Options to Replace Missing Teeth

By Aaron Strickland, D.D.S. on May 24, 2018

59428484_sDid you know that it is estimated that about 178 million Americans are missing at least one tooth? If you’re missing a tooth (or teeth!), you’re in good company. No matter your reasons for wanting to replace missing teeth, you have several options. We’ve compiled a list of some of the most common ways to deal with a missing tooth.

Dental Implants

 F285565211A dental implant is a popular and effective answer to a missing tooth. A dental implant is a titanium post that is surgically inserted into the jaw bone where it serves as an artificial tooth root holding the replacement tooth in place. The implant fuses with the bone through a process called osseointegration, making it nearly as sturdy and secure as a natural tooth. An implant can be used to replace missing teeth by fitting it with a crown for a single tooth, or an implant-supported denture for two or more missing teeth. 


61325450_mWith the help of a dental implant, a crown can replace a single missing tooth. Commonly made of porcelain, a crown is permanently fixed to the dental implant where it is fitted to mimic the size and shape of the original tooth. A crown may also be used to cover an existing tooth which has lost its shape due to decay, trauma, or bruxism (teeth grinding). 


31210097_sThere are two types of dentures: traditional dentures and implant-supported dentures. Both types are a removable solution for replacing two or more missing teeth. Traditional dentures are typically affixed directly to the patient’s gum with the use of adhesive or dental paste. Implant-supported dentures, as the name implies, are dentures that are supported by implants. Dental implants are inserted into the jaw and dentures snap onto them. 


 4691628_mWhen there are one or more teeth on either side of a missing tooth, a bridge may be an option. Unlike dentures, a bridge is a fixed solution that is not removable. This method involves cutting down teeth on either side of the missing tooth or teeth to be able to connect (or bridge) them together. While the bridge is cemented to the two existing teeth, it is not connected to the gum itself (as a dental implant is). A bridge can effectively replace one or two missing teeth, and sometimes more if there is enough support.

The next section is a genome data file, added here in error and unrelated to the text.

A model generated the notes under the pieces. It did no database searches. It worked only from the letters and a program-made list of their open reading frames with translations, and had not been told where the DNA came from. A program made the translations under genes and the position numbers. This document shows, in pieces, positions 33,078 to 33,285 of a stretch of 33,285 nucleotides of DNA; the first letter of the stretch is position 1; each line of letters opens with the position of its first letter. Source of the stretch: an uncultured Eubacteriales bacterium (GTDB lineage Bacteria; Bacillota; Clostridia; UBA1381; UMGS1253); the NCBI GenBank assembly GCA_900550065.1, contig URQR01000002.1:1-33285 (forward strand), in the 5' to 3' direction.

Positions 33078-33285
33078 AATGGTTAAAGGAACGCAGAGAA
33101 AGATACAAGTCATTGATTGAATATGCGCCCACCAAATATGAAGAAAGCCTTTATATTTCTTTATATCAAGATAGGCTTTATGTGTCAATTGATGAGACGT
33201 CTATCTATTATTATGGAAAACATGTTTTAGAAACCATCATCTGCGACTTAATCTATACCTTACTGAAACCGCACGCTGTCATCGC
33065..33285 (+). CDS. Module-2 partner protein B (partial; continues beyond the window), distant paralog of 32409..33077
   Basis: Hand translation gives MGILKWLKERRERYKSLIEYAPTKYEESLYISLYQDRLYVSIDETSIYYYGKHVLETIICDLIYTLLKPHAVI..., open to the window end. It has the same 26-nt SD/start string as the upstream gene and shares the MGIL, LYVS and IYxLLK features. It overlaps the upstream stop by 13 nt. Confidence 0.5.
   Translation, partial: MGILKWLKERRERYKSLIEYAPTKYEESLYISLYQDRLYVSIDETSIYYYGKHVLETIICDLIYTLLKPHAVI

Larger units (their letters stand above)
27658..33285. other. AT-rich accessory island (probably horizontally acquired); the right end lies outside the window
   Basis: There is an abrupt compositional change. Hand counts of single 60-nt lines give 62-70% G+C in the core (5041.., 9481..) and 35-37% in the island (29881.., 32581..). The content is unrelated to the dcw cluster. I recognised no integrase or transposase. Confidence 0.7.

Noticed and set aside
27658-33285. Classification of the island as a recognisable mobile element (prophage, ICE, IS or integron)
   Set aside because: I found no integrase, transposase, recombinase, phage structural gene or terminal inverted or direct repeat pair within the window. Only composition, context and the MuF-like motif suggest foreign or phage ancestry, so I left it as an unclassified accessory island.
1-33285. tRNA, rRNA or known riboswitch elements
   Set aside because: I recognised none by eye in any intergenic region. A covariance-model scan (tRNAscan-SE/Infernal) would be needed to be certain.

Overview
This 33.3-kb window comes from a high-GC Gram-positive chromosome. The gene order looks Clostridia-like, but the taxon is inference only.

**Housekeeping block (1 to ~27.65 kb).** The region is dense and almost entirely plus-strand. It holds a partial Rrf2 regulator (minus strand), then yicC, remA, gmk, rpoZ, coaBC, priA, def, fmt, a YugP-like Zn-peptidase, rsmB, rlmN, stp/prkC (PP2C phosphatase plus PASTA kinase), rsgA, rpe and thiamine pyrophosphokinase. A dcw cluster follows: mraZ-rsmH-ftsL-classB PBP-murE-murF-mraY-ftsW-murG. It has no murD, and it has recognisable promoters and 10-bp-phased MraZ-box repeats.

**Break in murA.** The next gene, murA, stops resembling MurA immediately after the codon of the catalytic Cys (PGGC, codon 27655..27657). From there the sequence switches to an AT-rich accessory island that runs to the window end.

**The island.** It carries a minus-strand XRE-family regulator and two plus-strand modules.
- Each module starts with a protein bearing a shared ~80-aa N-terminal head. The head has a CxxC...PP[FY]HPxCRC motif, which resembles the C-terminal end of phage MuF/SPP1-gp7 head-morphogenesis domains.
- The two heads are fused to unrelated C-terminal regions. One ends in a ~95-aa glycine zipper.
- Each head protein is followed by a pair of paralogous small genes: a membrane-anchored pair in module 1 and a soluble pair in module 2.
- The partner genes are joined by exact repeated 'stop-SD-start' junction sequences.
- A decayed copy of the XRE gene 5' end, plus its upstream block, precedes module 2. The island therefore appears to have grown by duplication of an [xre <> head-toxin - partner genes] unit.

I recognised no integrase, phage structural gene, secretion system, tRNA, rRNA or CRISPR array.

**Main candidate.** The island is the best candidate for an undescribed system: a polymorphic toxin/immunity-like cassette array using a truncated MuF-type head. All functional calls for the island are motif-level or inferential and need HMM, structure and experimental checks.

Do Nothing

Of course, there is always the option to do nothing. Depending on where the tooth is located in the mouth, you may be perfectly content leaving it alone. In most cases, as long as there is no abscess or other infection, this is fine to do. The bone surrounding the missing tooth will essentially melt away and the other teeth will shift to fill in the gap. If you choose not to replace the missing tooth, your dentist will probably want to monitor the area to make sure it does not cause problems for the other teeth or the bone around the missing tooth.

 If you are searching for an option for replacing a missing tooth, schedule an appointment today. We can help you decide which options might be right for you.

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